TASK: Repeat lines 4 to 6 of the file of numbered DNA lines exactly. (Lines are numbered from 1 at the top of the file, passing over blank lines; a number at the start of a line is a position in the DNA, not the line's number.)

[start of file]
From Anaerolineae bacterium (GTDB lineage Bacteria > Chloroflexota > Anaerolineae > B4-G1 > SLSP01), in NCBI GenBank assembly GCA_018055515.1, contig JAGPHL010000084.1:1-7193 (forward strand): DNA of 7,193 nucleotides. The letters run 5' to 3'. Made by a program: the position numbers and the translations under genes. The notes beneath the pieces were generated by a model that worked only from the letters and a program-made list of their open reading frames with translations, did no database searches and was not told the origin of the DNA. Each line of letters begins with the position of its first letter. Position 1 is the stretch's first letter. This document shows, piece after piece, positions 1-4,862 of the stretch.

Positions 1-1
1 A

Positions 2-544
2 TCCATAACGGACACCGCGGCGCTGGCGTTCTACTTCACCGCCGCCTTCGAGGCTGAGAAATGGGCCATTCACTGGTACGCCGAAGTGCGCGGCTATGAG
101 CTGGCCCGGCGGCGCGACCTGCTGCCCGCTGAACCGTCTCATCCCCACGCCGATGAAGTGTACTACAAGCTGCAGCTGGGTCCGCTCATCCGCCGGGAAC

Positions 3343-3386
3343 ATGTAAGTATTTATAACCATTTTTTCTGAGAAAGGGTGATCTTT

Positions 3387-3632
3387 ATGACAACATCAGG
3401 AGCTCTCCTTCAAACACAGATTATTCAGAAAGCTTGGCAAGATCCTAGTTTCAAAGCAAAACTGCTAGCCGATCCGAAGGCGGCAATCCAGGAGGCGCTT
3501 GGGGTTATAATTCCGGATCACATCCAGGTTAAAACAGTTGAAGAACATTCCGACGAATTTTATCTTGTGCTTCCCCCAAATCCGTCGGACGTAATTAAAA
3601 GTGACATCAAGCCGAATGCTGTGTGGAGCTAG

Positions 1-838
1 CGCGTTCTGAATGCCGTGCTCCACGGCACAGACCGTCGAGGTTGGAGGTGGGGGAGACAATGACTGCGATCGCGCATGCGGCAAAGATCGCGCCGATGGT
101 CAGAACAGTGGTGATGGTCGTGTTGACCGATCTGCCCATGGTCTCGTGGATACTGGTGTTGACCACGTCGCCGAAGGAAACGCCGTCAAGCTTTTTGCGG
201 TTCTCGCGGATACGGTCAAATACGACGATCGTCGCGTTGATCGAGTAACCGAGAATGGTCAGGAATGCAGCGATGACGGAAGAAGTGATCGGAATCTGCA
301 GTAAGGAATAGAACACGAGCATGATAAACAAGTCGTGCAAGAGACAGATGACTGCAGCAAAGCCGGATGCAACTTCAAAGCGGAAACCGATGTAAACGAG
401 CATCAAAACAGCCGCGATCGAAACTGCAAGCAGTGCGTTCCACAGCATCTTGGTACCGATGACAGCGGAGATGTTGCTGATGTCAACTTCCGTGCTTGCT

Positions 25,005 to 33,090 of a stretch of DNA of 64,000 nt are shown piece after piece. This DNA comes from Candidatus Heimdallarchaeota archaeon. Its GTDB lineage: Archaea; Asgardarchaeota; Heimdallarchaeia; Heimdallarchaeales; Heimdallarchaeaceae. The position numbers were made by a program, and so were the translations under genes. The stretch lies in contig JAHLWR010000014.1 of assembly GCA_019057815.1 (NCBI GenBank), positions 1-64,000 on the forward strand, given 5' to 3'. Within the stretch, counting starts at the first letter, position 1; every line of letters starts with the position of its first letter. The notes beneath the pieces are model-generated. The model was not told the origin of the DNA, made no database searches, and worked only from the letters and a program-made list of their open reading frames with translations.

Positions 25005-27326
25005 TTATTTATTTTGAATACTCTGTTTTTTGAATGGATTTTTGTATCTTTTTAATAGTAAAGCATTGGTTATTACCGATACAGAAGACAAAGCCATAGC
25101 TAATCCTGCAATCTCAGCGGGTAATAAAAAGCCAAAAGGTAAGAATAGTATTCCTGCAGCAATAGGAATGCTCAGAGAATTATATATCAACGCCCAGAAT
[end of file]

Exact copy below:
Positions 2-544
2 TCCATAACGGACACCGCGGCGCTGGCGTTCTACTTCACCGCCGCCTTCGAGGCTGAGAAATGGGCCATTCACTGGTACGCCGAAGTGCGCGGCTATGAG
101 CTGGCCCGGCGGCGCGACCTGCTGCCCGCTGAACCGTCTCATCCCCACGCCGATGAAGTGTACTACAAGCTGCAGCTGGGTCCGCTCATCCGCCGGGAAC